First things first: SPOILER ALERT. If you are not up to speed with Game of Thrones—i.e. on Season 6, having watched Episode 2—do not continue reading! (But share this piece with people you do know are up to date with GoT, of course). Now that that's out of the way, we want to discuss the biggest thing on television since—er, ever? George R.R. Martin, the best-selling American novelist whose series "A Song of Ice and Fire" was brought to life via HBO as "Game of Thrones," is now in its 6th season—and it's crazier than ever. When the show originally aired in 2011, it had a decently sized following—but being available only on HBO hurt the show's viewing numbers—however, not its ratings. Since day one, GoT as been at the top of the charts in terms of viewer satisfaction. And when that happens with a TV show or movie, something else does, too: it becomes all people talk about. Six seasons in, and the success associated with GoT has never been greater.
Before we get into the fan-theory surrounding one of Game of Thrones’ most recent critical scenes and characters, let’s talk first about the bare bones of this moment during last week’s episode: While in the Cave of his essential advisor, the three-eyed raven, Bran has a vision. Bran, as you well know if you watch GoT, is a warg—a human capable of perceiving the world through the thoughts and senses of an animal. He sees a young Hodor, named Wylis at the time—a boy who can speak in full, comprehensive sentences, and who is a well-liked stable hand. In his vision, Bran sees Hodor with Lyanna and Ned Stark. When Bran comes out of his vision, he tries to get Hodor to repeat his given name, but the gentle giant is at a loss; he cannot.
So, after that episode aired, the Internet blew up. People were going as theory-crazy as when Jon Snow died, speculating from bottom to top all about Hodor's origin. I mean, we have all been wondering where he came from and what happened to him for six seasons now. The theory, first introduced to the ever-mighty inter-web by a user named TazoGreenTea on Reddit, and discussed even more in depth by Gbinasia, is as follows: Hodor was at one point a warg who remained in his transformed state too long. As such, he lost all cognitive abilities (along with likely a slew of others things).
All right, we can see how that’d be a legitimate theory (though it’s not the only one…). Now let’s rewind a bit.
At one point in Season 4, the very strange, very wise three-eyed raven tells Bran, Meera, and Hodor that he’s been watching all of them for their entire lives. Let’s think about this if Hodor were not a warg, then why would the three-eyed raven care to specify that he’s been watching the three of them—not just Bran and Meera—forever? We also know that the three-eyed raven told Bran never to stay in his visions too long—that if he did, he could get lost in them, and never truly come out (sound familiar? Read: Hodor).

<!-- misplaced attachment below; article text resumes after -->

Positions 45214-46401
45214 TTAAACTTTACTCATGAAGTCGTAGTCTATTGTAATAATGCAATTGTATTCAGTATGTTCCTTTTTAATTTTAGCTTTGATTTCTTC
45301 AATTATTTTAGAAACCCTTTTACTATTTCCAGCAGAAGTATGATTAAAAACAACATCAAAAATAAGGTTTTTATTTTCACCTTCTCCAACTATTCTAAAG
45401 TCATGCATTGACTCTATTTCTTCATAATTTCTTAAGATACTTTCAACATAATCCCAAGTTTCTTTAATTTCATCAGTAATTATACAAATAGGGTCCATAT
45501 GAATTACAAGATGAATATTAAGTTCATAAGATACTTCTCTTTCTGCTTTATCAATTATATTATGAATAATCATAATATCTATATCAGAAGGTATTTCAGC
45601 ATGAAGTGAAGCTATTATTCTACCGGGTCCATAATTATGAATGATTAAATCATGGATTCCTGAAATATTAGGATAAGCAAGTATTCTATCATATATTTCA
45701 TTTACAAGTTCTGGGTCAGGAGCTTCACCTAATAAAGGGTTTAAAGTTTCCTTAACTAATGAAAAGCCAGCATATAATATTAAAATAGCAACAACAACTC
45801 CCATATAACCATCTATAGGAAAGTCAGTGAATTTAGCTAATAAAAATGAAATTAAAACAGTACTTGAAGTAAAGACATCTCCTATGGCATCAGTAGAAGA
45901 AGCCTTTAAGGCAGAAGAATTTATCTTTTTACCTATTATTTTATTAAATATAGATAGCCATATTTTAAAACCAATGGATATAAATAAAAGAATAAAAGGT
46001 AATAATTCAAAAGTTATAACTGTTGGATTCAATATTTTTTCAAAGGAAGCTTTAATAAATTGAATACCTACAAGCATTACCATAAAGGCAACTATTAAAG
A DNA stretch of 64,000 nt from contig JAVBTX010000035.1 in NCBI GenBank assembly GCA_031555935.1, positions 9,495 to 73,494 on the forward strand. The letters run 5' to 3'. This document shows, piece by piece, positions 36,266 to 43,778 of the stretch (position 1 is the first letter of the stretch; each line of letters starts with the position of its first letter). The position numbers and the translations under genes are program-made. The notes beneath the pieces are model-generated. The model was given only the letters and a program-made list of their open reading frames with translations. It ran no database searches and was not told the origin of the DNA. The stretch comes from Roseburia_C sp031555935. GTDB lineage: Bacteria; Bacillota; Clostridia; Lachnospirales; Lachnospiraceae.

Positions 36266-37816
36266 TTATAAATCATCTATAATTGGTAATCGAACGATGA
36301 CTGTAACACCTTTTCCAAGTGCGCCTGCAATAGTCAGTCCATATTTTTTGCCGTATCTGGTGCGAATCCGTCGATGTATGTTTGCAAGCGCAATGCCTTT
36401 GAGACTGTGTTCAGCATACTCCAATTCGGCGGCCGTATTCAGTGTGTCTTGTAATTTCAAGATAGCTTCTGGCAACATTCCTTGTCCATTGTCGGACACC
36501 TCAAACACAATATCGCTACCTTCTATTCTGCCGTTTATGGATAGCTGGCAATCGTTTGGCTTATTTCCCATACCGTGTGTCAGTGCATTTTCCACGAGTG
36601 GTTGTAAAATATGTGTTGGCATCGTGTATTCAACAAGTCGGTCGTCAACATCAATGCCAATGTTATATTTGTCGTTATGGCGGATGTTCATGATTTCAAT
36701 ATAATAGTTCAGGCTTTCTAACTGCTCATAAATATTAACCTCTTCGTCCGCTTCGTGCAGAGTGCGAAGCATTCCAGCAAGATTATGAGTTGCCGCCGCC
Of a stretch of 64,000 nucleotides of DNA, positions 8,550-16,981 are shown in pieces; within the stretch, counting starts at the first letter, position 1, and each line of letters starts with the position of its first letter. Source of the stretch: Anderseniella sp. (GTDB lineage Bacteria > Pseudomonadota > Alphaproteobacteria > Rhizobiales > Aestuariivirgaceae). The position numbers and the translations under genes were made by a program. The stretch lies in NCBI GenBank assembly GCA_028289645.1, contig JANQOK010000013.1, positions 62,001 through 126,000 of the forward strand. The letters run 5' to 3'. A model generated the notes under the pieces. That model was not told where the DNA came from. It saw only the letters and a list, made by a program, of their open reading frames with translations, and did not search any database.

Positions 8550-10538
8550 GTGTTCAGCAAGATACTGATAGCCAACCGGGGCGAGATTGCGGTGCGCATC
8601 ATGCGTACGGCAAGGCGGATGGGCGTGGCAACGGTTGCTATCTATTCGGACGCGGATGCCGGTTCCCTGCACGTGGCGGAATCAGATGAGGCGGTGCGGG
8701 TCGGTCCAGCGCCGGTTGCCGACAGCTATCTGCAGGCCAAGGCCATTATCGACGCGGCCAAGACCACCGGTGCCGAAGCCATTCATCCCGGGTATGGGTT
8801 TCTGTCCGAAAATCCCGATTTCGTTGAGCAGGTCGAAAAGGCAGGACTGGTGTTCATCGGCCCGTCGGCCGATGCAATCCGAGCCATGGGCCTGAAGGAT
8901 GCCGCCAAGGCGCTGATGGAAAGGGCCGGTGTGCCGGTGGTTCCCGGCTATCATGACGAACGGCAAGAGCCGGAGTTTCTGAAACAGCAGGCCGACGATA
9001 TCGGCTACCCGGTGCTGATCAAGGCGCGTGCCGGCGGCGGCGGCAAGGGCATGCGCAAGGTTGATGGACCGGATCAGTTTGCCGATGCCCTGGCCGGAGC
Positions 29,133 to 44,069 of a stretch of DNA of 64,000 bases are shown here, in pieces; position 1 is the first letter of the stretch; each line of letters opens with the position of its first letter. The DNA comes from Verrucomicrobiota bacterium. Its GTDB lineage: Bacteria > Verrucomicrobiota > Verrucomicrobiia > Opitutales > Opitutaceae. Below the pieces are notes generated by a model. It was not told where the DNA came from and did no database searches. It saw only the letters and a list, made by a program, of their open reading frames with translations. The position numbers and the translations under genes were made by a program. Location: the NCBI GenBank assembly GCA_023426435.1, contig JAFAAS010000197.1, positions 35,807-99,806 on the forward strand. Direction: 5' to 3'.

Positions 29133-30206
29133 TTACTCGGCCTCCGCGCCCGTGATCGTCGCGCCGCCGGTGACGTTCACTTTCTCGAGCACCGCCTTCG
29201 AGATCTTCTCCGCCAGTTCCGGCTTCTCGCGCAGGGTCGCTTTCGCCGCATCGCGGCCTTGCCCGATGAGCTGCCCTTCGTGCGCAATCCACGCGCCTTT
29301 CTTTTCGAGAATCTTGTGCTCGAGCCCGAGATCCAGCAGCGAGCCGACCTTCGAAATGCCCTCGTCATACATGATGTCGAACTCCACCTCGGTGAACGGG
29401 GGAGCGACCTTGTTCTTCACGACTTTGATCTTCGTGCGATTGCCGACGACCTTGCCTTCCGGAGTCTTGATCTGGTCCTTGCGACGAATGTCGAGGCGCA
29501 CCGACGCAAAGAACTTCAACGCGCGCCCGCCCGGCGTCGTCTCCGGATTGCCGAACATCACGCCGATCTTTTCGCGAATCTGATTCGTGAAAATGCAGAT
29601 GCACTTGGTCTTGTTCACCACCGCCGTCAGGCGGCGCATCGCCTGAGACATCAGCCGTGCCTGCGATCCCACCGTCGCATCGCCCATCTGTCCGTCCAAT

Moving on. The next question is: if Hodor were a warg, what would he have chosen to change into? Well, to some GoT fans, that was obvious: Lyanna Stark’s horse, of course! As a stable hand, Hodor—then Wylis—knows how well the horses are treated, and how much attention they get. Specifically, if Wylis was to warg into Lyanna’s horse, he’d be getting attention from Lyanna herself (Bran’s flashback reveals that the young Wylis might have had a crush on Lyanna). The docile nature of horses would explain why Hodor ended up the way he did—though the simpleton factor, we’re still not totally sure adds up, since horses are highly intelligent creatures. Onward.
Alternatively, it is also possible that when Wylis was warging into a horse, the horse was killed. That would explain why Wylis, now Hodor, hates violence so much. A lot of people are speculating negatively, saying this is all too crazy to be true. But a while back, the Huffington Post asked George R.R. Martin what Hodor meant, and what his background is, but the author wouldn't give an answer. So, as far as we can tell, it’s truly anyone's guess where this big guy comes from. We happen to think that this theory makes a whole lot of sense… in fact, maybe too much sense for it to be wrong.
What do you think? What happened to Wylis all those years ago? There’s a great deal that needs to be answered in this season—and a lot of it doesn’t have to do anything with Hodor. That said: don’t hold your breath waiting to find out why Bran had that vision. Who knows, we might not get any further information about all of this for a few more seasons… but for all of our sanity, let’s hope that’s not the case.